Special Alert: Growers Need to Scout for Soybean Podworms and Sorghum Headworms

Kelly Hamby1, Galen Dively1, David Owens2, Ben Beale3, Peter Coffey3, Andrew Kness3, Alan Leslie3, Erika Taylor3, Kelly Nichols3, Matthew Morris3, and Emily Zobel3

1University of Maryland Department of Entomology
2University of Delaware Extension Entomology
3University of Maryland Extension

Moth flight activity for the corn earworm, also known as the soybean podworm and one species of sorghum headworm, has increased during the past week. Pest pressure varies across the state and Delmarva region. The early surge in activity is attributed to the record temperatures during June and July, which have accelerated larval development and shortened the generation time of this insect. Corn earworm has already caused significant damage to ears of sweet corn and early planted field corn. Note that Bt hybrids expressing single or multiple Cry proteins no longer control earworms due to the development of resistance; only hybrids expressing the Vip3a Bt protein provide good ear protection. These hybrids represent a relatively small portion of the planted acreage. Thus, significantly more adult moths are now recruited in corn compared to levels a decade ago.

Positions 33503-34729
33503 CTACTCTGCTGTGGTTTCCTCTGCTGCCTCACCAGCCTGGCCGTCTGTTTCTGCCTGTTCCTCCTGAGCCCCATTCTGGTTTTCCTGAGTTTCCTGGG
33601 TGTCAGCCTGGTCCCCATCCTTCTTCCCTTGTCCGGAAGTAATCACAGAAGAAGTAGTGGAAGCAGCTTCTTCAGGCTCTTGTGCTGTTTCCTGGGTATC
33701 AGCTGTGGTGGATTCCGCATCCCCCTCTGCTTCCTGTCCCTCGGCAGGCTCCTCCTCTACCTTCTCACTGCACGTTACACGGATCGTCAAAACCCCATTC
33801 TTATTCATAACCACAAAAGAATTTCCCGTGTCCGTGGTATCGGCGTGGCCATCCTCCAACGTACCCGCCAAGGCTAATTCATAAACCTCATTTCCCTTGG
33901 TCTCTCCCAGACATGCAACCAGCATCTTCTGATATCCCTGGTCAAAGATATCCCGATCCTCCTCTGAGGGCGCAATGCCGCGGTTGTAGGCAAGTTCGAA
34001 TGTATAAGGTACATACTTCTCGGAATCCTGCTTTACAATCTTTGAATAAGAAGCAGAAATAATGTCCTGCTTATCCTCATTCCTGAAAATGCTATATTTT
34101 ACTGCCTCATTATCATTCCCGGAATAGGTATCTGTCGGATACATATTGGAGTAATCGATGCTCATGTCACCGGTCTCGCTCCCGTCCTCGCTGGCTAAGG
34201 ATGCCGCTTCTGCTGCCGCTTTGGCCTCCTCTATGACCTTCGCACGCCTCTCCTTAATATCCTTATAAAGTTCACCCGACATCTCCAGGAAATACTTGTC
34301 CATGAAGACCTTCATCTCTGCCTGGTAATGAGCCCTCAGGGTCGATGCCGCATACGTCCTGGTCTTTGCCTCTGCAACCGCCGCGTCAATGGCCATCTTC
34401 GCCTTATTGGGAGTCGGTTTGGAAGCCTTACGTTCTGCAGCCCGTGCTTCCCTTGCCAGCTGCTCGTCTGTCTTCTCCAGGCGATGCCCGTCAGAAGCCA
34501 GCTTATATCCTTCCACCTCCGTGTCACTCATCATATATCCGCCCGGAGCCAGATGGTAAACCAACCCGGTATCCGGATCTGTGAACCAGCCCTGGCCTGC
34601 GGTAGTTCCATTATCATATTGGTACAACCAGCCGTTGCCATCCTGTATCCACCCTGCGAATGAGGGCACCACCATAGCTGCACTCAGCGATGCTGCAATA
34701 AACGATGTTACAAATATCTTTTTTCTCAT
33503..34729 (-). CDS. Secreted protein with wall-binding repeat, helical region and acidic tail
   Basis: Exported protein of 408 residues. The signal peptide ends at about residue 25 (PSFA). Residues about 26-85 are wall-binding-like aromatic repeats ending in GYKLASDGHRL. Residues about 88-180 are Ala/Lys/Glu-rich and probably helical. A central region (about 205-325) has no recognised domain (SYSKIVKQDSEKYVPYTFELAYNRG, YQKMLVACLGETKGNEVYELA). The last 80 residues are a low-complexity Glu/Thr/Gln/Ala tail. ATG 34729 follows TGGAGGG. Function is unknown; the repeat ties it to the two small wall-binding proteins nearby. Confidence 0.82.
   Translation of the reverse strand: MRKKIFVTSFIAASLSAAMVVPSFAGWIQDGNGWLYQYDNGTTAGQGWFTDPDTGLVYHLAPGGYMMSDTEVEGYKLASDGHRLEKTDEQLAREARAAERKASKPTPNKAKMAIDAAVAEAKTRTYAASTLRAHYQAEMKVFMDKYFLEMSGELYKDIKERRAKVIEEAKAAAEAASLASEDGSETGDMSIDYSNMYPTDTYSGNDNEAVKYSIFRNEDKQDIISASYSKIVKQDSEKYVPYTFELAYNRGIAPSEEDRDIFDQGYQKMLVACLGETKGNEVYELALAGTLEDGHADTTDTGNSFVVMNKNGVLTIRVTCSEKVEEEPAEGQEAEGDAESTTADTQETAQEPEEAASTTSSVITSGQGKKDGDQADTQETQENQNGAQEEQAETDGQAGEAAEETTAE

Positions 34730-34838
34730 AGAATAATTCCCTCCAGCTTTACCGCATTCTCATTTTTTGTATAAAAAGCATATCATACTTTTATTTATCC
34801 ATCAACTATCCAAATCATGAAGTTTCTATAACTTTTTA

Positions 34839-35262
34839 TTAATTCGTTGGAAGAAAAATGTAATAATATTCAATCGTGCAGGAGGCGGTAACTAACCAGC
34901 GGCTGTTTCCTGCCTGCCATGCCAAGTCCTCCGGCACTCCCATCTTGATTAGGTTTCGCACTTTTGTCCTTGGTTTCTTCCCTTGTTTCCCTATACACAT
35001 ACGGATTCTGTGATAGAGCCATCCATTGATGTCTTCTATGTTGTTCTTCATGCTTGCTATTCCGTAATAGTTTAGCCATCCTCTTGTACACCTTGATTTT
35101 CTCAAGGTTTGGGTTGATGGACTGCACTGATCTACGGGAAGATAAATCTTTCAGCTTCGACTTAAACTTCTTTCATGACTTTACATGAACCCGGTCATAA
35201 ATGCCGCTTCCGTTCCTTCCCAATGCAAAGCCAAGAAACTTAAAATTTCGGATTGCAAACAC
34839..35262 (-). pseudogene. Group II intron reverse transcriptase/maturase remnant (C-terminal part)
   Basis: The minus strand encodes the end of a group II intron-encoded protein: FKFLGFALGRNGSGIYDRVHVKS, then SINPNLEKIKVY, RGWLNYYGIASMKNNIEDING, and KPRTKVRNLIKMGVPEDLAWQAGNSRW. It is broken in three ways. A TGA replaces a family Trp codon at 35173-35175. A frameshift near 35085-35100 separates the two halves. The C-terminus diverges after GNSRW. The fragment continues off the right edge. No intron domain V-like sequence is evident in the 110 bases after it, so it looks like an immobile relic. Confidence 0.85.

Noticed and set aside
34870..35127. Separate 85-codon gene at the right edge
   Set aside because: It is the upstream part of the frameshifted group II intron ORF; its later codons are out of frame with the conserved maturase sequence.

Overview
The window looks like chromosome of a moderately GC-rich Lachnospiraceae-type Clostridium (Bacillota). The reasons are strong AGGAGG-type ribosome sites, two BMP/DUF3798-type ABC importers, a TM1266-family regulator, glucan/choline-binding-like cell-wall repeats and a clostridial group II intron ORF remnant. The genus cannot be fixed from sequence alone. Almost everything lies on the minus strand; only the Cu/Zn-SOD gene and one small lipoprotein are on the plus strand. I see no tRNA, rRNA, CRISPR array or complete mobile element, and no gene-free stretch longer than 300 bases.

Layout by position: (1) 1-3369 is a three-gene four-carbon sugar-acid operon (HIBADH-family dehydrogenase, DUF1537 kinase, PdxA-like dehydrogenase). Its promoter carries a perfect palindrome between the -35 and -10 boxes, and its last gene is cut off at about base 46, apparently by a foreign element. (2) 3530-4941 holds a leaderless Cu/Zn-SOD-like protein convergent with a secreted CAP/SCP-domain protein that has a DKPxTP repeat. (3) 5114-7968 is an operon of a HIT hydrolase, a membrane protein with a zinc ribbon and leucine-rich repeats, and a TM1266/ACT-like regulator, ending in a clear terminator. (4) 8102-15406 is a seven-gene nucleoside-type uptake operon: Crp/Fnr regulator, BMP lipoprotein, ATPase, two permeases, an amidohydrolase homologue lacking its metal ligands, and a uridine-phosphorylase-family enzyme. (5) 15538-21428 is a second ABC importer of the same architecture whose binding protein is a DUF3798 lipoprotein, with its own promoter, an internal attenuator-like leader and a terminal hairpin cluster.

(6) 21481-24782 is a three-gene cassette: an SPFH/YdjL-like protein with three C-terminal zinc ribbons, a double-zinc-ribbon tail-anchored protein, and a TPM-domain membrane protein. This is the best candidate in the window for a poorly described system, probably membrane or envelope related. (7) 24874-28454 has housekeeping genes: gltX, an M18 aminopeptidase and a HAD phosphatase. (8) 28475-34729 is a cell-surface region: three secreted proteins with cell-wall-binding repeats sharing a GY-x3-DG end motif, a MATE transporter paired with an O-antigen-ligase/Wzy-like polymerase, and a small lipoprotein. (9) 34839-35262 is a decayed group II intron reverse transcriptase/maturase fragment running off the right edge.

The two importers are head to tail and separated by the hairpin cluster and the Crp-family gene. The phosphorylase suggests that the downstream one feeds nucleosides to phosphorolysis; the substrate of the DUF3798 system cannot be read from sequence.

Corn earworms are strongly attracted to and prefer fresh corn silks for egg laying. Outbreaks in other crops often follow a midsummer drought, which causes the corn to ripen earlier and become less attractive to the moths. As early planted corn fields dry down, moths will move into other vegetable and grain crops.

Podworms in Soybeans:

Corn earworm feeding on soybean pod. Image: Clemson University
Corn earworm feeding on soybean pod.
Image: Clemson University

In soybeans, female corn earworm moths prefer to lay eggs in open-canopied, late-blooming fields, and are most attracted to soybeans for egg laying from flowering to early pod-set. Drought conditions also delay soybean maturity and prevent normal canopy growth, so peak moth activity is more likely to coincide with blooming of open-canopied fields. In irrigated fields, activity may be greater along pivot tracks and dry corners. Corn earworm larvae can damage flowers; however, because soybeans produce more flowers than needed, flowering sprays are rarely necessary. Podworms cause the most damage when large larvae are feeding on full seed pods with large seeds (see information from NCSU).

What to do? Scout bean fields, paying special attention to those fields with a more open canopy in areas where the nearby maturing corn is no longer attractive to earworm moths.